Monday, March 30, 2015


Meatball maker from Harold Import Company.
How to you make meatballs?

If you've got a lot of practice, you can grab portions with your hands and turn out trays and trays and trays of meatballs.

If you're into super-precision, you can weigh those meatballss. If you have a disher, you can use that for portioning.

So, why do you need a meatballer?

It's sort of like a scoop or disher, but it creates actual ball-shaped balls, which is kind of handy. And it's not necessarily just for meat. As long as your mixture is the right consistency, it will work. I'm thinking rice, for example. Maybe dumplings?

Speaking of consistency, it really does matter. I used this meatball-maker quite a few times, and the first time, the mixture was much softer than I usually make, and the results weren't all that good. With a more normal consistency and a little bit of practice, I got nice, even meatballs.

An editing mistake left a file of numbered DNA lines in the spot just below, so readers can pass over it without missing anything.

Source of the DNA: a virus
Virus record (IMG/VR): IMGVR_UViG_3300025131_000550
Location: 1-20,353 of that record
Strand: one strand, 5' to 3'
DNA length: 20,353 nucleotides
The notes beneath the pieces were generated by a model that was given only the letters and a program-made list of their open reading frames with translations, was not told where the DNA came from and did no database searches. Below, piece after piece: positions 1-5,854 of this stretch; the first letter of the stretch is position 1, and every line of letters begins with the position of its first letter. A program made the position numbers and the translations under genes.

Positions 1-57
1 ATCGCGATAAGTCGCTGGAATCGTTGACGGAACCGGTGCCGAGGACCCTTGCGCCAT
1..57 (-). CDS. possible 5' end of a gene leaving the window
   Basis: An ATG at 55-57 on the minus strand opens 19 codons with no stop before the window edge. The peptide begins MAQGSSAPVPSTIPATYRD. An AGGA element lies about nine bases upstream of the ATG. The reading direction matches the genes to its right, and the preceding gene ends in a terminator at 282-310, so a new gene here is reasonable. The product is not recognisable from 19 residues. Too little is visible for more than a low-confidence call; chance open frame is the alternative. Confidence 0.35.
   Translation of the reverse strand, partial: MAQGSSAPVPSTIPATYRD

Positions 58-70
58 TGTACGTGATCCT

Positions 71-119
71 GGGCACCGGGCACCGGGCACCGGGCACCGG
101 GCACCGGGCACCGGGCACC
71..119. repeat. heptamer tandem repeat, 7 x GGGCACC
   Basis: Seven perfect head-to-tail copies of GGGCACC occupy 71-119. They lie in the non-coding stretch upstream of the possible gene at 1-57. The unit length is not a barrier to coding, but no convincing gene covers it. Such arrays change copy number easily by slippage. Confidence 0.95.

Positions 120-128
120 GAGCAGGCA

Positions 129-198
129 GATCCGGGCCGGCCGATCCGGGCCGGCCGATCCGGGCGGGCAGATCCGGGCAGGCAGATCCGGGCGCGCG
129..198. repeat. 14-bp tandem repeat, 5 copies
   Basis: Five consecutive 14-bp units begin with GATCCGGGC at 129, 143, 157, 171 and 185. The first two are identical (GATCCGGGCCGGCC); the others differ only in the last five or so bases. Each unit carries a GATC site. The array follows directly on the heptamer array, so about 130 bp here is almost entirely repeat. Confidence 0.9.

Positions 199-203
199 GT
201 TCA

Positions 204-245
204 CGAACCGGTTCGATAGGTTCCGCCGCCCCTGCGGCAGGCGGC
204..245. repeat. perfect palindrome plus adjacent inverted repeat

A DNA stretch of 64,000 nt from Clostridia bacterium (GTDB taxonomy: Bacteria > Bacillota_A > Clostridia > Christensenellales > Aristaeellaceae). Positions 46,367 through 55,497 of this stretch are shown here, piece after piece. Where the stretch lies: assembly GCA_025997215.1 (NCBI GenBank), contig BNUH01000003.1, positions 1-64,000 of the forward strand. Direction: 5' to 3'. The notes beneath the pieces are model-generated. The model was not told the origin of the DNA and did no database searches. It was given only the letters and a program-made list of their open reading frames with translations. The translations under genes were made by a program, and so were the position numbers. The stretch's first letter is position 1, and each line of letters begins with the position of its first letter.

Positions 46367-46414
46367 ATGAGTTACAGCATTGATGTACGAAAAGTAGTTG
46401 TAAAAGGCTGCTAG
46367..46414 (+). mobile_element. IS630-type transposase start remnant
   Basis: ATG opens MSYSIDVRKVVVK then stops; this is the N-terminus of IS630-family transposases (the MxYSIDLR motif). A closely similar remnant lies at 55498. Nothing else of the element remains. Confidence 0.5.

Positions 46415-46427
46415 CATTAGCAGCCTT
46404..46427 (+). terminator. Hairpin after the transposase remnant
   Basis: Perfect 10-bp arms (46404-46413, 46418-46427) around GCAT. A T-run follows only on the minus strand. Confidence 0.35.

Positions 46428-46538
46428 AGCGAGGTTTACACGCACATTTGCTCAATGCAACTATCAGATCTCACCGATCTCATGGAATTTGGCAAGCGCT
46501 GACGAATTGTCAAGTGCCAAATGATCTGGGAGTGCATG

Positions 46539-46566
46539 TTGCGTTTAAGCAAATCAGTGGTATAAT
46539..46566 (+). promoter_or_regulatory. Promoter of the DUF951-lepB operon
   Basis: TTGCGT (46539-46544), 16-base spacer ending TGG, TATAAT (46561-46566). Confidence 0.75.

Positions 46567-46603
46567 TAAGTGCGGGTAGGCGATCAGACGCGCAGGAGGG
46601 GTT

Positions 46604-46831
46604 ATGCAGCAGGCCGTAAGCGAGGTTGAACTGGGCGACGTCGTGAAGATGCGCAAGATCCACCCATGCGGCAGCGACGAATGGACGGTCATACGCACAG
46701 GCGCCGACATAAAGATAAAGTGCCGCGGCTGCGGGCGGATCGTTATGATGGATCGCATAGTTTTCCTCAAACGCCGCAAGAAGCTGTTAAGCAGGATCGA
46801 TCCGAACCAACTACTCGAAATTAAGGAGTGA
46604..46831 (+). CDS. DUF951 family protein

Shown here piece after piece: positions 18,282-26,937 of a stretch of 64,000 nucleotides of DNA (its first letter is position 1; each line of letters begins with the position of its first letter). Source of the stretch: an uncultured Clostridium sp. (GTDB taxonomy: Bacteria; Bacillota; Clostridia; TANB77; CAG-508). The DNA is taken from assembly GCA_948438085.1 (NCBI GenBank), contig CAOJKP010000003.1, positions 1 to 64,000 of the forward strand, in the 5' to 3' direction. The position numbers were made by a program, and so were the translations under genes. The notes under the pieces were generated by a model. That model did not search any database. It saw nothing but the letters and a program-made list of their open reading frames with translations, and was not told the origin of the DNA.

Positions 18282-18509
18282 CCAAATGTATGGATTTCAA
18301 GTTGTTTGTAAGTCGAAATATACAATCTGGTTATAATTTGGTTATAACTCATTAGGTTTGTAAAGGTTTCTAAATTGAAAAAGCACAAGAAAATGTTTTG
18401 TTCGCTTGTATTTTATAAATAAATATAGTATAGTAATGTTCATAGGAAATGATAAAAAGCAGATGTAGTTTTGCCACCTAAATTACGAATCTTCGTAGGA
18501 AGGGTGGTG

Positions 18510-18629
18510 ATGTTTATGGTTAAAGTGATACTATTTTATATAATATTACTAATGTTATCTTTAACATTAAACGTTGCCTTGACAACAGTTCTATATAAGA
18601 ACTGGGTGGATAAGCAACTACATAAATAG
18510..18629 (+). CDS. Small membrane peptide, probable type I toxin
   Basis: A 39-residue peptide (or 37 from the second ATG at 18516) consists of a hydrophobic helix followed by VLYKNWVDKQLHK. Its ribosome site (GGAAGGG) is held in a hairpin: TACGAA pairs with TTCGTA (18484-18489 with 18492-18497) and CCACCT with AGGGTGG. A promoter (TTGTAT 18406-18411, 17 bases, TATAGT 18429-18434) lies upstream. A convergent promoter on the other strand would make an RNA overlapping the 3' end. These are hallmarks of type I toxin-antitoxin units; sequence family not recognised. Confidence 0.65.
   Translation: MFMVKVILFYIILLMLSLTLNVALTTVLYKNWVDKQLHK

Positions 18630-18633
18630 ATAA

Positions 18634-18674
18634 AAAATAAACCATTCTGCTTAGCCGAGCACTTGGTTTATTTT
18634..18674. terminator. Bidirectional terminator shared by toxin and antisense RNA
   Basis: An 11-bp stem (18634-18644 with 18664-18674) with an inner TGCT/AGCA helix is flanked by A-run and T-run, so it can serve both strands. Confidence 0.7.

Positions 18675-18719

When I was nearly done with the batch of meatballs I made most recently, I started getting some sticking. Next time, I'm going to experiment with spraying the inside of the meatballer with a little oil, or dipping it in cold water to see which one will get it to release easier. But even without it, it wasn't a deal breaker.

And, if I'm being honest, it was kind of fun to use.

Who's it for: People who want to make evenly-sized round meatballs.

Pros: Simple gadget, relatively inexpensive. Made from stainless steel, so it's dishwasher safe.

Cons: It's pretty much a unitasker - if you don't often make meatballs or other ball-like foods, then you probably won't need this.

Wishes: This is a good average-sized meatball, but it would be nice to have options for a smaller and larger meatballs.

Source: I received this from the manufacturer for the purpose of a review.

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